(c) Romans 5 teaches that sin came into the world through Adam (note the covenant context as it wasn’t through Eve, though she sinned first) and so to all men, but doesn’t specify how. The inheritance of sin through procreation may or may not be an adequate explanation in the light of science, but is not a core doctrine.

(d) Federal headship has long been the key concept in Reformed concepts of original sin, and need not imply physical ancestry any more than does Christ’s federal headship for his people.

(e) It is no less reasonable to account for the spread of sin through imitation from one man than it is for Jack Mahoney to account for the spread of eternal life from Jesus to be through moral influence. So it is at least conceivable for an Adam to be the fountainhead of human sin even though not the first ancestor.

(f) Adam could easily be one common ancestor of the current human race even if he were born in the historical setting implied in Genesis (ie Mesopotamia c3000 BC) – see the MRCA studies. If he were, say, a palaeolithic ancestor (eg at the time of the alleged cultural explosion c 40K ago) then there is no doubt that he is a common ancestor of all historic humanity, as those same studies indicate we are all descended from all who have left any descendants from that time.

(g) Regarding the fall by free choice, remember that a free human in God’s image choosing to sin is not the same as, say, a lion created to predate eating an antelope. Or even an enraged hominid clubbing his neighbour. Evolution has to prove there was never a single man given simultaneously (and for the first time in history) free-will, original righteousness and a relationship with God. How would it go about doing that? In the same way as showing that there was never a man who was the Son of God, or one who received the indwelling of God’s Spirit by grace?

The responsibility of each person for their own actions and beliefs, within a universe that is not fully deterministic

I’m not sure how belief in a first human pair impacts on this at all. Evolutionary science has discovered nothing either way about the determinism of the Universe. Quantum theory, on the contrary, strongly suggests it is not physically so, but as people like Polkinghorne, Alvin Plantinga and Robert Russell have shown, can say nothing about its determination by God, or what that would mean within science. Practically, even the deniers of free-will live as if they had it, so it’s scarcely likely that any variation of Christianity will arise in dialogue with evolution that totally denies accountability on the grounds of scientific determinism.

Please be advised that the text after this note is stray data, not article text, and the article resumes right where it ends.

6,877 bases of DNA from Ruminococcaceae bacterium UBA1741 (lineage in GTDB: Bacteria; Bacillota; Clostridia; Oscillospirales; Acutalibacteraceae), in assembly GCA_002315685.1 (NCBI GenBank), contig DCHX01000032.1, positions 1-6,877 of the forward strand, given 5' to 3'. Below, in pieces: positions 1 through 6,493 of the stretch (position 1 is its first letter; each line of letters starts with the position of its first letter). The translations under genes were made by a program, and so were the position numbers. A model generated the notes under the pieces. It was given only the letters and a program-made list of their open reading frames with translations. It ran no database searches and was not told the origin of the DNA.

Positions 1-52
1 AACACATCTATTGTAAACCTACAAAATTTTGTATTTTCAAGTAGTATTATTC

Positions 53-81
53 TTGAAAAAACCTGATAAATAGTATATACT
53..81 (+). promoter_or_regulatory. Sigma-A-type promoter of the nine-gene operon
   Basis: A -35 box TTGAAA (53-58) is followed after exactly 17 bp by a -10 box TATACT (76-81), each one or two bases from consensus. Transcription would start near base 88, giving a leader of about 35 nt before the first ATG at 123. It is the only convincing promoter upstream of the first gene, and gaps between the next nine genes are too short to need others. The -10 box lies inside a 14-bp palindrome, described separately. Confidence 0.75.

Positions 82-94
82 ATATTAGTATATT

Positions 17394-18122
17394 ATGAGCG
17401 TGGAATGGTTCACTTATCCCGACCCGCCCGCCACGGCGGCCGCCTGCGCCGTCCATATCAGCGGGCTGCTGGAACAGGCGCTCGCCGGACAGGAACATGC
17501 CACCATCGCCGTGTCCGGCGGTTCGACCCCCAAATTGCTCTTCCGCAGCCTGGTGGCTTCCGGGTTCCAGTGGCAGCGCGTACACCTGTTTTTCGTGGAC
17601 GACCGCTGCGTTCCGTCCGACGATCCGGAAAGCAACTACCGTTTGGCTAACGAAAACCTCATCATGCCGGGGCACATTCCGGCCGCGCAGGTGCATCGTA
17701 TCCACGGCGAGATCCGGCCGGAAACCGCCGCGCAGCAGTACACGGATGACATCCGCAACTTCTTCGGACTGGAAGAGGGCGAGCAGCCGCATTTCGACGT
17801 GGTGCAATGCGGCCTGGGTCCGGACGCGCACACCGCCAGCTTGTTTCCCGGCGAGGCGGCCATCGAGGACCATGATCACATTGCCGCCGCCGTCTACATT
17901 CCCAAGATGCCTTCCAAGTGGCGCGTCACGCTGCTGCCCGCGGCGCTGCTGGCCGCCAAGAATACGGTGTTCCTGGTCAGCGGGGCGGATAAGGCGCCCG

And yet we do see TEs placing human actions at God’s door as the one whose evolutionary process led man “inevitably” into sin through his genetic heritage. Here is just a variation on those materialists who berate the public for choosing to believe free will exists – they are self-confuted. So, I ask these TEs, if we are not to be judged for our sin because “evolution did it”, why all this criticism of people for their stubbornness in being YECs, conservative evangelicals and the like? And why credit belief in theistic evolution with any validity beyond your genetically grounded preferences?

The redemption of individual persons by the atoning sacrifice of Christ.

One of the biblical arguments in support of Christ’s atoning role, ie that of Paul in Romans 5 and 1 Corinthians 13, seems to presuppose a historical Adam, though without his necessarily being our first biological progenitor. But the doctrine of atonement itself doesn’t depend on it, and evolution has nothing useful whatever to say about atonement. There are arguments about the meaning and scope, and scriptural appropriateness, of the English term “atoning sacrifice”, but none of them have any bearing on evolution, and few have any direct connection to a historical Adam.

Interestingly, that doesn’t stop many voices on BioLogos, and elsewhere in theistic evolution circles, inveighing against historical doctrines of atonement. Once again that is evidence, if evidence were needed, that a lot more than science is driving these discussions. When a feminist theologian referred to penal substitution as “cosmic child abuse”, it wasn’t evolution that inspired her, nor evolution that made evangelicals like Steve Chalke over here use the phrase in his own book. Yet supporters of evolution seem prone to conclude that it necessitates a complete reappraisal of Christ’s work. I disagree.

Ted Davis’s article itself brackets Evangelical skepticism about evolution with its distrust of higher criticism, and rightly so  because they are both products of the same Enlightenment rationalism. In fact, Davis has some sympathy with this doubt:

Sometimes there are good reasons: the claims of some biblical scholars are so outrageous and the claims of some scientists so anti-religious, that a strongly negative response is entirely appropriate.

What is lacking in the article is any set of criteria for distinguishing the outrageous and the anti-religious from the valid. For example, some would say that the theologian who says Jesus or Paul were mistaken about divine truth is being outrageous, or that the biologist who sees fit to deny the existence of a historical individual like Adam is being anti-religious. I don’t believe Adam and Eve is the biggest issue causing Evangelicals to fight shy of enndorsing evolution. There are many more of far more weight.

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About Jon Garvey

Training in medicine (which was my career), social psychology and theology. Interests in most things, but especially the science-faith interface. The rest of my time, though, is spent writing, playing and recording music.